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Provision search endpoint for SDC. Requirements from Product Team.
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Description

Eventually, we want one query service that contains both Commons and Wikidata data. According to Stas, " unless we get much stronger servers or can improve it by 3x-4x it still might be an issue to update single database from two sources like wikidata & commons - both are rather high traffic from what I understand".
Until we can improve the performance or get stronger servers, we want a separate Commons query service. (You should still be able to retrieve files using queries based on Commons and Wikidata statements.)

Existing requirements
Using SPARQL queries, be able to retrieve files based on any combination of existing statements in Commons or Wikidata, and present them like the WDQS does.

Example queries

  • Give me all featured/high-quality images of paintings in the Louvre by artists from the Netherlands
  • Give me a count of all images of monuments uploaded last year."
  • Give me all images that depict the wd q item for any sort of real life hedgehog animal (but not Sonic the hedgehog or the heraldic hedgehog icon.
  • Give me all images that depict a hedgehog with a licenses statement with the value "CC0"
  • Give me all images that are digital representation of "Starry Night"
  • Give me all artwork with a 'date depicted [p2913]' value of July 4, 1776 but an 'inception [p571]' date before the year 1800 and show a timeline of those artworks
  • Something for patrollers, depending on how Commonists want to structure patrolling statements.

Timeline
As soon as possible

Front facing functionality
It should look and behave exactly like WDQS except with the Commons logo instead of the WD logo, maybe with a different "Run" button color.

Development environment
This one is for @Smalyshev.

Related Objects

Event Timeline

Nuria created this task.Apr 26 2019, 3:10 AM
Nuria renamed this task from Provision sparql endpoint for SDC. Requirements from Product Team. to Provision search endpoint for SDC. Requirements from Product Team..Apr 29 2019, 7:56 PM
Abit updated the task description. (Show Details)Apr 30 2019, 5:40 PM
Abit added a subscriber: Ramsey-WMF.
Abit updated the task description. (Show Details)Apr 30 2019, 5:56 PM
Ramsey-WMF updated the task description. (Show Details)Apr 30 2019, 6:32 PM
Abit updated the task description. (Show Details)Apr 30 2019, 10:35 PM
Abit updated the task description. (Show Details)Apr 30 2019, 10:43 PM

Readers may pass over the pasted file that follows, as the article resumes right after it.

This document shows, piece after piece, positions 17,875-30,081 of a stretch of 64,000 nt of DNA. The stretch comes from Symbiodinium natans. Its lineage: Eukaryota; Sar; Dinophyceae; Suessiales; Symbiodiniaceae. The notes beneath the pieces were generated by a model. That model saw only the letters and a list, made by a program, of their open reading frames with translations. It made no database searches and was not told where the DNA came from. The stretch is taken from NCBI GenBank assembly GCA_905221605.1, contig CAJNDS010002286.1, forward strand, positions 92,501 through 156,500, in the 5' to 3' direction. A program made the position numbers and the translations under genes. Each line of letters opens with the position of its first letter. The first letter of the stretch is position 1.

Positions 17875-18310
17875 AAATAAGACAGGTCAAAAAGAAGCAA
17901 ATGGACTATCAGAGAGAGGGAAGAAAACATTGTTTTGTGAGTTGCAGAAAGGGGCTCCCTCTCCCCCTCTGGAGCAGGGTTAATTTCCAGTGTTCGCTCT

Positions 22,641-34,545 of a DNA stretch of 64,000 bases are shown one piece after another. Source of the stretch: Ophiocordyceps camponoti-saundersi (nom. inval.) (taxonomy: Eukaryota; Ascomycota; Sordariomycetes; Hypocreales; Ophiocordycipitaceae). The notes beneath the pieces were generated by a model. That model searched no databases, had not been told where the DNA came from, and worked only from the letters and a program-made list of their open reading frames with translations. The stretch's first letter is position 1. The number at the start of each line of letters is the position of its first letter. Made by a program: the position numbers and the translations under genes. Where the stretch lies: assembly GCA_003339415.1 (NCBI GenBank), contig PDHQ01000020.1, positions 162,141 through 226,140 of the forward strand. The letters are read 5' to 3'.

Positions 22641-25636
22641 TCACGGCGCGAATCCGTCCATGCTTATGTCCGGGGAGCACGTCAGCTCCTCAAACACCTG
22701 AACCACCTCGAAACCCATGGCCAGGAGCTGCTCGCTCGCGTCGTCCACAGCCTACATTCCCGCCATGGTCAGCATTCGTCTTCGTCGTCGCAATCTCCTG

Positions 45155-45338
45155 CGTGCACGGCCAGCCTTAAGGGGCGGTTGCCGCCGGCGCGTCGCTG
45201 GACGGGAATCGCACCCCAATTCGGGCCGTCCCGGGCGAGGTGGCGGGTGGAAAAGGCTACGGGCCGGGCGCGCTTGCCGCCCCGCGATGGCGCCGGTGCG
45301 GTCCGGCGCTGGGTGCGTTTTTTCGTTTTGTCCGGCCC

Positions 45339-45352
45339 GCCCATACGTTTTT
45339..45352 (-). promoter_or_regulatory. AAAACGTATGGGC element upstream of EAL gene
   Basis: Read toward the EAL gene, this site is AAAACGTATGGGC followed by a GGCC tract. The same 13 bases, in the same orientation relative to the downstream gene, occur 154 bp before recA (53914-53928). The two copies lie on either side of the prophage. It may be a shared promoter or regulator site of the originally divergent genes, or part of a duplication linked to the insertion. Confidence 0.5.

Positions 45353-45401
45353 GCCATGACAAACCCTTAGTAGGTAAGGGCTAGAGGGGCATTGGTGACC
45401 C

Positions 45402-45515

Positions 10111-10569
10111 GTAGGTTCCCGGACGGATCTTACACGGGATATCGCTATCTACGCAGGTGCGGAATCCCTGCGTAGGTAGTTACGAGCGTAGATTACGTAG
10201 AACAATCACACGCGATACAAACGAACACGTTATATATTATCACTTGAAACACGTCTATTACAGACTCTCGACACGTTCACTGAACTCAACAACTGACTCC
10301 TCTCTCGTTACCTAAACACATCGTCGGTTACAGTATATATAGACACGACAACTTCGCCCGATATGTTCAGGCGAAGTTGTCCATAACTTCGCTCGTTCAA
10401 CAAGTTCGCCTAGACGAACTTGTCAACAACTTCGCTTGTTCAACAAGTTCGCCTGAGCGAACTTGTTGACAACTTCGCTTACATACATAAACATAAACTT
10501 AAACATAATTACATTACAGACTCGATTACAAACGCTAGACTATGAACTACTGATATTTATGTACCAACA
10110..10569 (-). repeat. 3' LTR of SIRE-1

Abit added a subscriber: Abit.

Alright, @Smalyshev and @Ramsey-WMF , I've done my best at starting this ticket. Please adjust as needed :)

Abit added a subscriber: Gehel.Apr 30 2019, 10:58 PM

Answering the questions @Gehel asked in an email:

  • It is still unclear to me if this new service should be purely an external service or if it will also be used as an internal endpoint (maybe with mediawiki as a client?). Experience on WDQS show that we want to keep internal synchronous traffic separated from external / asynchronous traffic. Which means more clusters and more servers if we need to serve both use cases.

We want Commons and Wikidata users to be able to run queries, on a site similar to query.wikidata.org. I don't think that we need people to be able to run queries outside of the WMF projects, for now. (But will probably will want people to be able to do so when we have the ideal combined Wikidata + Commons service.) @Ramsey-WMF, please correct or elaborate :)

  • The current public WDQS endpoint (query.wikidata.org) access is completely free. This is problematic for this kind of service. We should think about a solution to manage access to the service. The usual model we have for those kind of services is to limit access from WMCS only, potentially with authentication linked to WMCS accounts. It is hard to add restriction to a service after the fact, so we might want to get it from the start.

That works for me and @Ramsey-WMF, I think, for this initial iteration of the query service.

  • The volumetry is also unclear to me (dataset size, query load). Do we have any idea on those? (Yes, a rough guesstimate is enough).

It's really hard to say, we don't know what the demand will be yet. How about guesstimate by ballpark analogy? If WDQS is AT&T Park, home of the San Francisco Giants, capacity 42,000 people, Commons query service is Raley Field, home of the Sacramento River Cats, capacity 15,000 people.

Jheald added a subscriber: Jheald.Apr 30 2019, 11:40 PM

The outcomes of the chat today seem to be:

  1. We're making separate Commons query service, on separate servers
  2. The estimate for the data size is: the number of items will eventually be the same as Wikidata, but the item size probably substantially less. It may take some time to get there but probably no longer than 1-2 years.
  3. The query load from power editors would be probably lower than on Wikidata since the editor count is similar but most Commons editors are uploaders, not SDC editors (at least for now).
  4. The query load from individual consumers might be as high as Wikidata, since more people may be looking for various images for their work, but Wikidata load is dominated by bots now, so the query load is expected to be lower at least initially.
  5. On the first stage of the work, we will set up a server on VPS as a prototype, but then we will have to migrate to production setup, unless we can have some kind of VPS-on-real-hardware setup.
  6. Minimal production config is 6 servers, with the specs close to initial Wikidata servers. We can cut requirements (while simultaneously cutting the level of declared support/reliability - i.e. single cluster, less redundancy, etc.) but that's the minimum for full production.